Champion aerobatic pilot to wow crowds at Truckee air fair
Special to the Action
It’s a bird. It’s a plane. It’s Superman. Wait — it’s Superwoman.
On July 6 at the Truckee Tahoe Airport, the community can look up and watch a woman fly her shiny blue, black and silver Edge 540, and do barrel rolls around Superman — or, rather, her husband — while he free falls in his wingsuit — an astonishing air show performance like nothing you have ever seen before.
Melissa Pemberton, 28, is a champion aerobatic pilot who, with her husband Rex, will be giving spectators the show of a lifetime at the second annual Truckee Tahoe AirFair & Family Festival.
They will also open the event when Rex parachutes onto the scene carrying a 1,000 square foot American flag, while Melissa circles in her Edge with a smoke trail overhead.
The duo met in 2006 while BASE-jumping in Australia’s Blue Mountains. Only 22 at the time, Melissa was an accomplished rock climber, skydiver, BASE-jumper, as well as aerobatic competitor. She had just qualified to be on the U.S. Aerobatic Team, the youngest woman ever.
That same year, Rex, an avid mountain climber, became the youngest Australian to summit the seven highest peaks on the seven continents of the world, including Mount Everest.
Based in Groveland, Calif., near Yosemite, Melissa and Rex Pemberton have many friends in the Tahoe area who are climbers, backcountry skiers and BASE-jumpers.
“Gosh, I tell you,” says Melissa, “if I could have good flying weather year-round, we’d probably be in Tahoe.”
Her first aviation influence growing up in Pennsylvania was her grandmother, an avid pilot and flight instructor.
“I thought everyone’s grandma was a pilot, and they lived on airports, and that’s just what grandmas did,” says Melissa. “At grandma’s house, a typical thing was to look at the airplanes in the hangar, and every once in a while she’d take us up for a ride and go for a loop and roll like a roller coaster ride. I just loved it.”
Although her parents were not pilots, Melissa’s father was a rock climber and commercial scuba diver who encouraged her to do everything, but use good sense.
“If we climbed 30 feet up the tree, my parents didn’t freak out,” she said. “They would say, ‘Be safe, be careful what things you do, and be smart about how you do them.’ So, we grew up with a healthy fear of things, but not a fear that would make any of us not pursue something.”
When her grandmother was convinced that Melissa was serious about flying, she paid her granddaughter’s way to Embry-Riddle Aeronautical University in Arizona where Melissa earned her private pilot certificate.
Soon after, inspired by a program called “Stars of Tomorrow” to encourage young air show performers, she began training with some of the best aerobatic coaches in the world, then entered, and won, collegiate and regional competitions.
Melissa compares the focus required for rock climbing, skydiving or BASE-jumping with that of flying aerobatic maneuvers.
“It’s incredibly similar,” she says. “A lot of people will see a video of me flying, and, when they meet me, they say, ‘Wow, it looks like you become a different person when you get into the cockpit.’ I don’t have a choice of losing that focus when doing something where a moment of being distracted could result in an accident.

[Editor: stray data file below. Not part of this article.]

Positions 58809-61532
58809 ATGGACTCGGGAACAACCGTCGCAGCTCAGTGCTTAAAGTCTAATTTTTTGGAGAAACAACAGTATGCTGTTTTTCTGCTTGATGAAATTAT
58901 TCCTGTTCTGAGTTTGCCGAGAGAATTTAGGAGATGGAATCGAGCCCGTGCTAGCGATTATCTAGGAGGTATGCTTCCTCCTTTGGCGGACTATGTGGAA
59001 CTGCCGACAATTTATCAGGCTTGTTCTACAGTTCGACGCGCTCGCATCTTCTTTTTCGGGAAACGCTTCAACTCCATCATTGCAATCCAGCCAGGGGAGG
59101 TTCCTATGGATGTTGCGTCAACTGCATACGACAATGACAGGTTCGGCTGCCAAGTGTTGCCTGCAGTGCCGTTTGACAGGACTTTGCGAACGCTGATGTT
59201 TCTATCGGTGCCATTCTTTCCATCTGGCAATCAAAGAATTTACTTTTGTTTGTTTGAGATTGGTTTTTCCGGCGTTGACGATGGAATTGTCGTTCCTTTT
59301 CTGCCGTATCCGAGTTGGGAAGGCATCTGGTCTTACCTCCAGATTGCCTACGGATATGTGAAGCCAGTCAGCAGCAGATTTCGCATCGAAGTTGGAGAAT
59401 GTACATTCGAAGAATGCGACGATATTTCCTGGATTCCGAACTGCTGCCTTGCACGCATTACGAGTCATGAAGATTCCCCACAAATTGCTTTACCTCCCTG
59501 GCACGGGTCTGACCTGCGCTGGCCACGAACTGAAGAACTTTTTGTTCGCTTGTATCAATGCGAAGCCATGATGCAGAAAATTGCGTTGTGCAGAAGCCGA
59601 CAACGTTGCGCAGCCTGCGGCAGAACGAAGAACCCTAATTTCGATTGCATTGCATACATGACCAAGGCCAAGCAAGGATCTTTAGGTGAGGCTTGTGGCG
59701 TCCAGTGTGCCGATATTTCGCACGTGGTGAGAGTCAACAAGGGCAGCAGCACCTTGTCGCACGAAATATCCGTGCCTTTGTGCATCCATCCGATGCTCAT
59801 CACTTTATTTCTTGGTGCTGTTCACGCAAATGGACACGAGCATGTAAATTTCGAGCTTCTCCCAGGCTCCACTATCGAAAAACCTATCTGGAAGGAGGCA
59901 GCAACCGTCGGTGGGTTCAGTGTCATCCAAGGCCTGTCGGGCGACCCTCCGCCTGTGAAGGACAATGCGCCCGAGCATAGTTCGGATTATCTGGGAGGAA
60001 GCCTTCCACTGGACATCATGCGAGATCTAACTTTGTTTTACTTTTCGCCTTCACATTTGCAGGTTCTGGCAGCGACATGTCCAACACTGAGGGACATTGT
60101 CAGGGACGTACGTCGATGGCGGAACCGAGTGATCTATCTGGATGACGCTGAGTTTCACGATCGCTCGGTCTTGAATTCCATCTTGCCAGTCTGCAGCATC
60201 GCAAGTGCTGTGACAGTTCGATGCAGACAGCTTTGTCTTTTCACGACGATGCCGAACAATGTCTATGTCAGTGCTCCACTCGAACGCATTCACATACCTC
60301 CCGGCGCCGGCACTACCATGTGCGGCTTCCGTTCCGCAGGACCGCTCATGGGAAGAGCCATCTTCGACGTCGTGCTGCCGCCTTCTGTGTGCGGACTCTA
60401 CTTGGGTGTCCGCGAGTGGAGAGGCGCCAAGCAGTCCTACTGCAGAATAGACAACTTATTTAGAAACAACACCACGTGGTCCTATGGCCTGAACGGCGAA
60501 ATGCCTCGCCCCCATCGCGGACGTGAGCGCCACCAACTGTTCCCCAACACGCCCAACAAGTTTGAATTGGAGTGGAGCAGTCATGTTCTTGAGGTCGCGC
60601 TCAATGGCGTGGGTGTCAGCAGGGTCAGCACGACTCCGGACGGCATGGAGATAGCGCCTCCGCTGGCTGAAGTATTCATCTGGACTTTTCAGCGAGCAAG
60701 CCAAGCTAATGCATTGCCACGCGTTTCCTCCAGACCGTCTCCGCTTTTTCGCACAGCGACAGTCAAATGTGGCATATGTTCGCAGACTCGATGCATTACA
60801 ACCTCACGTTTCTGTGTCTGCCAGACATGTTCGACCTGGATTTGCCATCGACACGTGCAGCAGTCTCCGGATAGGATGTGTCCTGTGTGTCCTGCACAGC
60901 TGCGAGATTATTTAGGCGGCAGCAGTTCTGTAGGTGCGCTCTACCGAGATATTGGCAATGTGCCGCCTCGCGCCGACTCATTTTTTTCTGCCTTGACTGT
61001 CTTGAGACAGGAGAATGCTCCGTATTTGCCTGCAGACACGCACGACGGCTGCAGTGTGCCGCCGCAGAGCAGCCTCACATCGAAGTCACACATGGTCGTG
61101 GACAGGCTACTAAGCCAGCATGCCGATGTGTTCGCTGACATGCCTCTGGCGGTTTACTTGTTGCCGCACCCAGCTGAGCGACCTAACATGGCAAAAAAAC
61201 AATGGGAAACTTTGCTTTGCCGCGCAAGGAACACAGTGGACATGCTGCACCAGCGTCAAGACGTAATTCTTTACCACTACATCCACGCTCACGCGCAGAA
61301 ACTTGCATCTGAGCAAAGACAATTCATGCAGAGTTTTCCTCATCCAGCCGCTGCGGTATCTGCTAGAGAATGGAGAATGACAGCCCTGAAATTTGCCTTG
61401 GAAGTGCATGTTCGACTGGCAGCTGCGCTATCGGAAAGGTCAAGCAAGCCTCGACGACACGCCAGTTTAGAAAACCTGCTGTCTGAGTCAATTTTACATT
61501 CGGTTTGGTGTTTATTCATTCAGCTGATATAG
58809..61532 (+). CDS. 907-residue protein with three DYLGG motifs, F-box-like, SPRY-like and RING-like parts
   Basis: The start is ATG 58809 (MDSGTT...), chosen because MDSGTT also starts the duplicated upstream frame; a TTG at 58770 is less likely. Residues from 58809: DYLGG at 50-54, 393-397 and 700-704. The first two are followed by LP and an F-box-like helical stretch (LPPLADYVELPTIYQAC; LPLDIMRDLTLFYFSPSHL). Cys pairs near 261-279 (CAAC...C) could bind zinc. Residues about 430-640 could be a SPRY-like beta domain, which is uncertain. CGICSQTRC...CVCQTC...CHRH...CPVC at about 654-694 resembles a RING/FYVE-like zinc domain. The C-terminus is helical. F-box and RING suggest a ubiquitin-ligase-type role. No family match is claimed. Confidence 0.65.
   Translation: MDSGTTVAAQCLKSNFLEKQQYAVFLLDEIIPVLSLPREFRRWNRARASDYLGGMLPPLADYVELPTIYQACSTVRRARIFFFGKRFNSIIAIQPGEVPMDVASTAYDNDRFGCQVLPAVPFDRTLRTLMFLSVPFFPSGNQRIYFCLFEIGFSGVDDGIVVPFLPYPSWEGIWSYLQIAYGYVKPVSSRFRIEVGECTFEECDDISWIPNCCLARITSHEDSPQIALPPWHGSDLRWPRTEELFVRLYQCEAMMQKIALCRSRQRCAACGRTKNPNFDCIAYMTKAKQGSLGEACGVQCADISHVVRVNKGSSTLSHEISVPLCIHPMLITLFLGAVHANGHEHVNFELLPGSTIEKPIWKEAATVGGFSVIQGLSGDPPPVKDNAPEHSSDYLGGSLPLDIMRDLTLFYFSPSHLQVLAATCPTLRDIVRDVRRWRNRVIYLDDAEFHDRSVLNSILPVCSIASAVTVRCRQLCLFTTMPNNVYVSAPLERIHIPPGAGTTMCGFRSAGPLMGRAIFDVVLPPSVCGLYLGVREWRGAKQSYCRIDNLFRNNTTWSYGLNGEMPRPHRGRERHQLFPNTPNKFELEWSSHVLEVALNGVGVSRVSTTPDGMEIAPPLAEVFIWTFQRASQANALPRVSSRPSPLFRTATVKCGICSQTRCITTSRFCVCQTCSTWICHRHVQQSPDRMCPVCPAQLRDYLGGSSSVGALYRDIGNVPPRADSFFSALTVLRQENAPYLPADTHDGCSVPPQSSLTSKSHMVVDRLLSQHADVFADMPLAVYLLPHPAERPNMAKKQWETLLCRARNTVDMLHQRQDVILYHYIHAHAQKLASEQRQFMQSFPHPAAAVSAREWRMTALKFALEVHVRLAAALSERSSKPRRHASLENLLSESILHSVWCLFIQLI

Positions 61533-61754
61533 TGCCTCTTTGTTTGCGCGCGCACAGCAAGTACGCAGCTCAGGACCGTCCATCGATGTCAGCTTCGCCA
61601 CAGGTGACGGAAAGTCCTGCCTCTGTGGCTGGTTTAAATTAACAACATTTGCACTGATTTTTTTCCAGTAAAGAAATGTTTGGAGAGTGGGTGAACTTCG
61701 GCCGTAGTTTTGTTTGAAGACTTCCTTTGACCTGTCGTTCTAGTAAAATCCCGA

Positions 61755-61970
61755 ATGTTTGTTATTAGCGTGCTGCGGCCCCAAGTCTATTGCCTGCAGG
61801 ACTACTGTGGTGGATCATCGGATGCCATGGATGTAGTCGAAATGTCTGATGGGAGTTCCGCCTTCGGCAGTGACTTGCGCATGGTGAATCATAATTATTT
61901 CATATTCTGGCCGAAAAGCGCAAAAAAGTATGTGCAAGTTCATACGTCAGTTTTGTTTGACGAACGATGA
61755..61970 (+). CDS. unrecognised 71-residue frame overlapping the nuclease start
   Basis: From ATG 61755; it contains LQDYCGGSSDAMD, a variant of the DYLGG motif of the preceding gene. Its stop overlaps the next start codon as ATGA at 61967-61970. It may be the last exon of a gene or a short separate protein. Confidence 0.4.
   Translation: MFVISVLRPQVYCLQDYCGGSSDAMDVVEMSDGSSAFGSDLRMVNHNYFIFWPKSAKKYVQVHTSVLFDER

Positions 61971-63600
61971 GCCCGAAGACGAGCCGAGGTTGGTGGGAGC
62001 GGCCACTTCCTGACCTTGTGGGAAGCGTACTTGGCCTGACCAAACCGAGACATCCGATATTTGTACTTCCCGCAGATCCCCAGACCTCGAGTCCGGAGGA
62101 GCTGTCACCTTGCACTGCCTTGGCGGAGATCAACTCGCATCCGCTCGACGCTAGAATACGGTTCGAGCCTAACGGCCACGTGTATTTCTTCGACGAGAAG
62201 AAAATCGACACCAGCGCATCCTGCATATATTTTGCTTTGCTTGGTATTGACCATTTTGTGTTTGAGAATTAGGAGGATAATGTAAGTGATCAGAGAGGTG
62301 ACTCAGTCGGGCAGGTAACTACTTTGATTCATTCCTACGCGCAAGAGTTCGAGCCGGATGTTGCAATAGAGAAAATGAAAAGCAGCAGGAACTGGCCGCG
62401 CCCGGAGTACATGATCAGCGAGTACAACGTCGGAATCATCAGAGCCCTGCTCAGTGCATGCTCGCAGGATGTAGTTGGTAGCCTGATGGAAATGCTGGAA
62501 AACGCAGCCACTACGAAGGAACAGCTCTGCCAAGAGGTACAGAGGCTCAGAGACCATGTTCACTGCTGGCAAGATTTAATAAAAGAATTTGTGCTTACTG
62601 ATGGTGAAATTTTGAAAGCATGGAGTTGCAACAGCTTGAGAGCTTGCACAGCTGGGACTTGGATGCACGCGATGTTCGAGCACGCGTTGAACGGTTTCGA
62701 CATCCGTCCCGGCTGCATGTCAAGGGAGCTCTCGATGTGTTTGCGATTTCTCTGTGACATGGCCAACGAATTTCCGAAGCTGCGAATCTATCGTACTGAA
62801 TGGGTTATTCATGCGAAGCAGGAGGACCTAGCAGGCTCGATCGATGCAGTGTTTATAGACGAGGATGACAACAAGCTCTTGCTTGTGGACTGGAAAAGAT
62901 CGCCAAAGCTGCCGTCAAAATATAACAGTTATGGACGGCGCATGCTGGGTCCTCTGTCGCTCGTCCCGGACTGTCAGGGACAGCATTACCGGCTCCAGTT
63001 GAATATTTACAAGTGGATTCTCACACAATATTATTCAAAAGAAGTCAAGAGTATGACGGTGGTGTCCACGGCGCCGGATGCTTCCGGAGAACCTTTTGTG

“Once I sit in the airplane, strap on my parachute, close the canopy, start my engine, I get my peaceful moment — I’m in my element,” she said.
Few people, even in Tahoe, have ever seen wingsuit flying in person, and Rex and Melissa’s unique act is one they created five years ago and have been doing ever since.
What is the audience reaction to their wingsuit and aerobatics display?
“The kids love it,” says Melissa, “because it’s like watching a person fly, but they see him in free fall. They are usually really surprised at how fast he’s going, and the distance he covers.”
Female aerobatic performers are still rare. However, outside of the U.S., they’re even more unlikely.
Melissa performs in countries around the world, including Europe and Central America. She remembers a moving encounter at an air show in El Salvador.
“It’s a country with an emerging middle class where women are beginning to have more opportunities to pursue a career or interest,” she says. “The president’s wife, who is Brazilian, came up to me and said, through a translator, ‘Thank you so much for being here and for representing the women of my country.’ I thought, ‘Wow, that’s cool.’”
Speaking to women or children, especially girls, is important to Melissa because of her own memorable experience meeting Julie Clark, one of the best female aerobatic performers in the world.
“When she wanted to be an airline pilot, they told her they couldn’t hire her because she was a girl,” says Melissa, “and, when she finally got hired, she had to cut her hair so she’d look a boy from behind.”
She continues: “Here’s this incredible inspirational woman in aviation who has paved the way for all of us, and I remember going up to her. She just stopped and took the time to talk to me and to be there and not be distracted. I never forgot that. I thought I always want to try to be that way, whenever I’m out there with the audience.”
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